And let me just say if you’re someone who needs to forgive others-and we all do-is your forgiveness final and complete? That once you forgive someone you move on in restoration and healing, not holding it over their head? Or is your forgiveness surface-level and conditional, just for show-as Joseph’s brothers were suggesting? Do you forgive someone begrudgingly because you have to, because it looks good and makes people think you’re godly, but deep down you’re still carrying it with you and the moment they’re not looking you’re coming back with vengeance? That’s what the brothers were suggesting-the moment Dad’s out of the picture I bet Joseph’s forgiveness won’t last-it wasn’t genuine or real, he’ll get even with us. But they were wrong because Joseph’s forgiveness was genuine and real. What about yours?
And listen to how Joseph articulates it-Gen 50:18-20. And this is the famous verse, the culmination of the Joseph story, in many ways the culmination of the book of Genesis. Joseph certainly wasn’t in the position to play God as he said-but Joseph knew God-and he knew two things about God. He knew that God is sovereign and in control of all things. There are no accidents with God-nothing takes Him by surprise or catches Him off-guard. All things happen according to His will-and that’s the other thing Joseph knew-in all things God works for good. Yes, his brothers meant to harm him, hurt him and cause evil. Joseph says it-and God would say it. Evil is always evil, sin is always sin. God doesn’t dismiss it or excuse it or call it something else-but He will use it according to His perfect purposes which are always good. That’s the mystery of God’s will, the incredible reality that He can take all things-even the awful and sinful things-and still use them for good in the lives of His people. That even though we can’t always see it-and we often don’t in the moment-God is holding the strings, and He’s pulling them, He’s weaving them together towards His good purposes. That’s what Joseph is telling his brothers-What you guys did to me back then wasn’t good-of course it wasn’t-but your evil behavior didn’t win in the end, God’s goodness did. He took what you guys tried to do to me-and somehow, in some way, He miraculously used it to accomplish this great good-just like He always does. And this isn’t unique for Joseph and his story but it’s true for us and our story, it’s true for our world.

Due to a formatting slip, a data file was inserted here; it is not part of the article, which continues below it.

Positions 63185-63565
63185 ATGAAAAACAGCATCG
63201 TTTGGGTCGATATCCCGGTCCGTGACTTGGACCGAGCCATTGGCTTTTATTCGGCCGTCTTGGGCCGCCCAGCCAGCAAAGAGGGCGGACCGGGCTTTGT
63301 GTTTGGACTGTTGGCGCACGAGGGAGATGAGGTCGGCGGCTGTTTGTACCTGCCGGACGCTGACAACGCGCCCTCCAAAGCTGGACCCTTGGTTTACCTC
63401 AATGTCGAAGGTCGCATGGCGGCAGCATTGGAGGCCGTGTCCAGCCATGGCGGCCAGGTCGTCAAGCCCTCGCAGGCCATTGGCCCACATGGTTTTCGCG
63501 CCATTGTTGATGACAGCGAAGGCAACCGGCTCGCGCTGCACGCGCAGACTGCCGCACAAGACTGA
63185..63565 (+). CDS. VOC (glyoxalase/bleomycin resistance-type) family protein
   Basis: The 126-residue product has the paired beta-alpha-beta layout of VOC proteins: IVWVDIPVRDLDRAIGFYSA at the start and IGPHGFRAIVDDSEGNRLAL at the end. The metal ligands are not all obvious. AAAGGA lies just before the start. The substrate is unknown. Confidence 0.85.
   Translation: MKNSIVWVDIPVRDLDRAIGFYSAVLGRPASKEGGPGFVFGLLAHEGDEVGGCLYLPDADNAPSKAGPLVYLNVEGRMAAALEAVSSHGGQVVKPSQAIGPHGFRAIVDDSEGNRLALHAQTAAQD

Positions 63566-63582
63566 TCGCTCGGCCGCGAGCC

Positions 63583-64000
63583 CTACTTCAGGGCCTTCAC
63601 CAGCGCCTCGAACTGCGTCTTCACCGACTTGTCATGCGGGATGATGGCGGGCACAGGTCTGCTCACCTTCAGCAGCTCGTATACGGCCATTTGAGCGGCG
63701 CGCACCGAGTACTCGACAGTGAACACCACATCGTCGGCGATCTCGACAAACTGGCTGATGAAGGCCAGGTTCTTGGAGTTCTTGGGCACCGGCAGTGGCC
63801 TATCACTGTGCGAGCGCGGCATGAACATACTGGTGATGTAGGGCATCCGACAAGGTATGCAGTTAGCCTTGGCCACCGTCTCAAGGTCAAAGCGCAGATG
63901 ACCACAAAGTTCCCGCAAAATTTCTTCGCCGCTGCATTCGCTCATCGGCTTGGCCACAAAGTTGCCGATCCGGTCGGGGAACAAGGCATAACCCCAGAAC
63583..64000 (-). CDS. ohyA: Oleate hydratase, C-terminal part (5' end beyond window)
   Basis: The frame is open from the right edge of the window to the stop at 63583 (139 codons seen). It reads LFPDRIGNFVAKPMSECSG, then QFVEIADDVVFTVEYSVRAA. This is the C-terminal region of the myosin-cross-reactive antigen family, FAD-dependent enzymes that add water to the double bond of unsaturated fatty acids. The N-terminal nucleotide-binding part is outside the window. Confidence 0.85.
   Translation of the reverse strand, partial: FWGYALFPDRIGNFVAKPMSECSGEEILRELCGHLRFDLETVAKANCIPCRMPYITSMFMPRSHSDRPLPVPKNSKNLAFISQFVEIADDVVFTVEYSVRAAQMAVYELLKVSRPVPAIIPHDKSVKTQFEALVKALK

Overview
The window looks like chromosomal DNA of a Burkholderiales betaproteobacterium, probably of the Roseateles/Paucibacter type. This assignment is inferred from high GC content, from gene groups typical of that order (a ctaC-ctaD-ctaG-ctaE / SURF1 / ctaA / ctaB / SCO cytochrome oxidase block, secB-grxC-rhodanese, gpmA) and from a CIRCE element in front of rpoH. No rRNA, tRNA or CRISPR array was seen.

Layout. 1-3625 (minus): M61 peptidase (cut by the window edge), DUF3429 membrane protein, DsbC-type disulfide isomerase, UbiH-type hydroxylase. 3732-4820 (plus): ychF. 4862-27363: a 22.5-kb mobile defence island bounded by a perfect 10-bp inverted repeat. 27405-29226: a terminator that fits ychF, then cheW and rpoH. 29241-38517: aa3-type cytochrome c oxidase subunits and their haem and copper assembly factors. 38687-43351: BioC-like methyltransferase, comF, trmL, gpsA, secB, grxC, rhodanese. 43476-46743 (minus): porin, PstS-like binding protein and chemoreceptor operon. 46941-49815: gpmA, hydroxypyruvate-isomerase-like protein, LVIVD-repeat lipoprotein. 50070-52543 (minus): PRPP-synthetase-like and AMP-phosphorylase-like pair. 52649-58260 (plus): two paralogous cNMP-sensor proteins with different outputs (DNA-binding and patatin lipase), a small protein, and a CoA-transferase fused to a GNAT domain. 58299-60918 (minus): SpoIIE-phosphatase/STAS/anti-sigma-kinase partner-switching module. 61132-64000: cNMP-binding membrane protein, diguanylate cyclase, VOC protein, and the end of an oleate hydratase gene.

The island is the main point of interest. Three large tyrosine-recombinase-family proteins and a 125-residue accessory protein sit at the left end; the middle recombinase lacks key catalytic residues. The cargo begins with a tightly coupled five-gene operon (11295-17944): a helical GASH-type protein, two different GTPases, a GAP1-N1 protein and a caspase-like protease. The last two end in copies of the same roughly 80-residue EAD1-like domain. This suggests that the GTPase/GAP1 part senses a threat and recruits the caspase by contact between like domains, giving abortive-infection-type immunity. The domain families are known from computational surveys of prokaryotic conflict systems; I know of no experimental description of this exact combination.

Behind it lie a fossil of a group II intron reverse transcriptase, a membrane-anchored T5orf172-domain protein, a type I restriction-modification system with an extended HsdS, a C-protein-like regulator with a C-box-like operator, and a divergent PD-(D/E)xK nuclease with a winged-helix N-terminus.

Follow this thread-because it’s amazing! What happened at Creation-Gen 1:3-4-and that’s said over and over-until Gen 1:31. This world started off as good-it was part of God’s good plan-and even though right away in chapter 3 sin enters the picture and our world is cursed and broken and all seems lost and doomed for failure-sin doesn’t win, evil doesn’t win-it never does. Joseph is declaring that at the end of Genesis-what you guys meant for evil God used for good. And that truth is ultimately spelled out in Rom 8:28. That’s said by Paul-but we can hear the echo of Joseph in his words. God works all things for good. Joseph is holding onto that truth and seeing it unfold-what about you? Can you say that? Are you seeing that truth unfold in your life? Pt3:God’s plans are always good-don’t forget it! If you’re trusting in God and leaning on Him there’s absolutely nothing that can happen to you or will happen to you that won’t ultimately be used for good. Boice, 1254. And I don’t know about you-but I need to hear that truth-especially in a time like this, especially in a world like this. Because right now it does seem like things are spiraling out of control, frustration and fighting are everywhere, chaos is erupting, Coronavirus is still spreading and it seems like evil is winning. But we know it won’t. It can’t. It never does. That’s because God takes what mankind intended for evil and uses it for good. Joseph says it-but Jesus reveals it at the cross. All of the evil and wickedness, all the suffering and anguish people could throw at Him, all the insults they could hurl and the pain they could inflict on Him as He hung there and died led to the greatest goodness, the greatest salvation the world has ever known. Boice, 1255. What about you? Would you say that some things are used by God, or even most things are used by Him just barring a few anomalies? Or would you say all things are used by God to bring about good-even the things you’re going through right now? Pt3.